Document


Title

Multi-scale evaluation of the environmental controls on burn probability in a southern Sierra Nevada landscape
Document Type: Journal
Author(s): Sean A. Parks ; Marc-André Parisien ; Carol L. Miller
Publication Year: 2011

Cataloging Information

Keyword(s):
  • Abies concolor
  • Abies magnifica
  • Calocedrus decurrens
  • coniferous forests
  • elevation
  • fire frequency
  • fire management
  • fire regime
  • fire regimes
  • fire size
  • forest management
  • fuel moisture
  • ignition
  • ignitions
  • incense cedar
  • land management
  • lodgepole pine
  • Pinus contorta
  • Pinus lambertiana
  • Pinus ponderosa
  • ponderosa pine
  • rate of spread
  • red fir
  • Sierra Nevada
  • spatial scale
  • statistical analysis
  • sugar pine
  • topography
  • topography
  • white fir
  • wildfires
  • wind
Region(s):
Record Maintained By:
Record Last Modified: April 19, 2019
FRAMES Record Number: 50084
Tall Timbers Record Number: 26620
TTRS Location Status: In-file
TTRS Call Number: Journals - I
TTRS Abstract Status: Fair use, Okay, Reproduced by permission

This bibliographic record was either created or modified by the Tall Timbers Research Station and Land Conservancy and is provided without charge to promote research and education in Fire Ecology. The E.V. Komarek Fire Ecology Database is the intellectual property of the Tall Timbers Research Station and Land Conservancy.

Description

We examined the scale-dependent relationship between spatial fire likelihood or burn probability (BP) and some key environmental controls in the southern Sierra Nevada, California, USA. Continuous BP estimates were generated using a fire simulation model. The correspondence between BP (dependent variable) and elevation, ignition density, fuels and aspect was evaluated at incrementally increasing spatial scales to assess the importance of these explanatory variables in explaining BP. Results indicate the statistical relationship between BP and explanatory variables fluctuates across spatial scales, as does the influence of explanatory variables. However, because of high covariance among these variables, it was necessary to control for their shared contribution in order to extract their 'unique' contribution to BP. At the finest scale, fuels and elevation exerted the most influence on BP, whereas at broader scales, fuels and aspect were most influential. Results also showed that the influence of some variables tended to mask the true effect of seemingly less important variables. For example, the relationship between ignition density and BP was negative until we controlled for elevation, which led to a more meaningful relationship where BP increased with ignition density. This study demonstrates the value of a multi-scale approach for identifying and characterising mechanistic controls on BP that can often be blurred by strong but correlative relationships. © IAWF 2011. Reproduced from the International Journal of Wildland Fire (Sean A. Parks, et al, 2011) with the kind permission of CSIRO Publishing on behalf of the International Association of Wildland Fire.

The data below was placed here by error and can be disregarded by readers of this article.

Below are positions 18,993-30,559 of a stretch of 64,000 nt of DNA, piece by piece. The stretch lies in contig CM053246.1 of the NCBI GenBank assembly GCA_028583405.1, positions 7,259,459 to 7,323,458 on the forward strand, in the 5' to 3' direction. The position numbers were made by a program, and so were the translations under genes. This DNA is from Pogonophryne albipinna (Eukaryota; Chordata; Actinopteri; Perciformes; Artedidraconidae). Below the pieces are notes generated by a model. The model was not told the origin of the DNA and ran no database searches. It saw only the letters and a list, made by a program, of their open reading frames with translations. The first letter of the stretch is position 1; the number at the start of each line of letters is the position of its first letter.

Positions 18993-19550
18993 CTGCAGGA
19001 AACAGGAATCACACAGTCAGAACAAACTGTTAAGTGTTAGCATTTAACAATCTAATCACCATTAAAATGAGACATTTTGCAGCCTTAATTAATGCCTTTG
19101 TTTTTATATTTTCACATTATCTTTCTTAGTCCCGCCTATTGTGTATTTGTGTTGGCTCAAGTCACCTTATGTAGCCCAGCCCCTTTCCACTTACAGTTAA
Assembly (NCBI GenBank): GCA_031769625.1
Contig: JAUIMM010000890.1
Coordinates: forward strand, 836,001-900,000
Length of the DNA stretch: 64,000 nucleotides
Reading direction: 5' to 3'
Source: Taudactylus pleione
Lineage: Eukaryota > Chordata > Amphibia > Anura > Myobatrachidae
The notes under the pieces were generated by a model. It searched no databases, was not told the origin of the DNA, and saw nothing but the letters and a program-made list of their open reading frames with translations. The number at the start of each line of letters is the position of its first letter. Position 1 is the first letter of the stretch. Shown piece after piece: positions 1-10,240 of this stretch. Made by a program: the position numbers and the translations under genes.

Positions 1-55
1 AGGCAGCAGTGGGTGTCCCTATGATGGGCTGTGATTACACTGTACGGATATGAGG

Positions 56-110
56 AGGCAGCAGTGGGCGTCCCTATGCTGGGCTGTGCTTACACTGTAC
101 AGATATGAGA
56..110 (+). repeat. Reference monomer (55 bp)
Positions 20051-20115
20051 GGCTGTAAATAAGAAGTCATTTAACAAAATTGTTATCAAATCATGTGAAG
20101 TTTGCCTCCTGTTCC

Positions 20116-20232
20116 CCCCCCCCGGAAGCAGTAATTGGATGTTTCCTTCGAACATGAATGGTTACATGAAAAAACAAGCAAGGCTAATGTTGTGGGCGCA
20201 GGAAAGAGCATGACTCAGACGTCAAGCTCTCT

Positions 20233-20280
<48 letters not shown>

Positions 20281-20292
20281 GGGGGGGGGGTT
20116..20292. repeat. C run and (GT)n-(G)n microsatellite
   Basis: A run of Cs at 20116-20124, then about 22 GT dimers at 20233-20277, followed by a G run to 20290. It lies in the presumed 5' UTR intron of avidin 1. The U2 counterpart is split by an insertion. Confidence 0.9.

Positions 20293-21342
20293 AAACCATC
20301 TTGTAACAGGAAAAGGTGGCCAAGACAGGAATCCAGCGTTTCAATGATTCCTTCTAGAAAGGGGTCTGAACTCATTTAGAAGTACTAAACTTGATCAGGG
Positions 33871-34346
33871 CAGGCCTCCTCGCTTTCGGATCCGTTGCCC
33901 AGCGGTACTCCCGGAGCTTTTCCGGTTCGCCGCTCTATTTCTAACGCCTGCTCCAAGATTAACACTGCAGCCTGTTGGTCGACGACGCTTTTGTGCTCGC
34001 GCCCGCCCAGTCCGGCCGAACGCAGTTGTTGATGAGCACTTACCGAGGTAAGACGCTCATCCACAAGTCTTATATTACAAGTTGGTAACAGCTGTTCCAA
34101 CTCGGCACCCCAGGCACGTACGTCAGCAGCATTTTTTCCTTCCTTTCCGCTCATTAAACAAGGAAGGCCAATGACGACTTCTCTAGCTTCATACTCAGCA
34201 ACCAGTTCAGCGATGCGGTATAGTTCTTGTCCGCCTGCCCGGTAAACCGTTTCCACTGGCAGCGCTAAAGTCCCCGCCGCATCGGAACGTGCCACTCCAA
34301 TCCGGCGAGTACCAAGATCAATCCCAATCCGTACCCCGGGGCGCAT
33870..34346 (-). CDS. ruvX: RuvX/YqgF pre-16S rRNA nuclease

Online Link(s):
Citation:
Parks, S. A., M.-A. Parisien, and C. Miller. 2011. Multi-scale evaluation of the environmental controls on burn probability in a southern Sierra Nevada landscape. International Journal of Wildland Fire, v. 20, no. 7, p. 815-828. 10.1071/WF10051.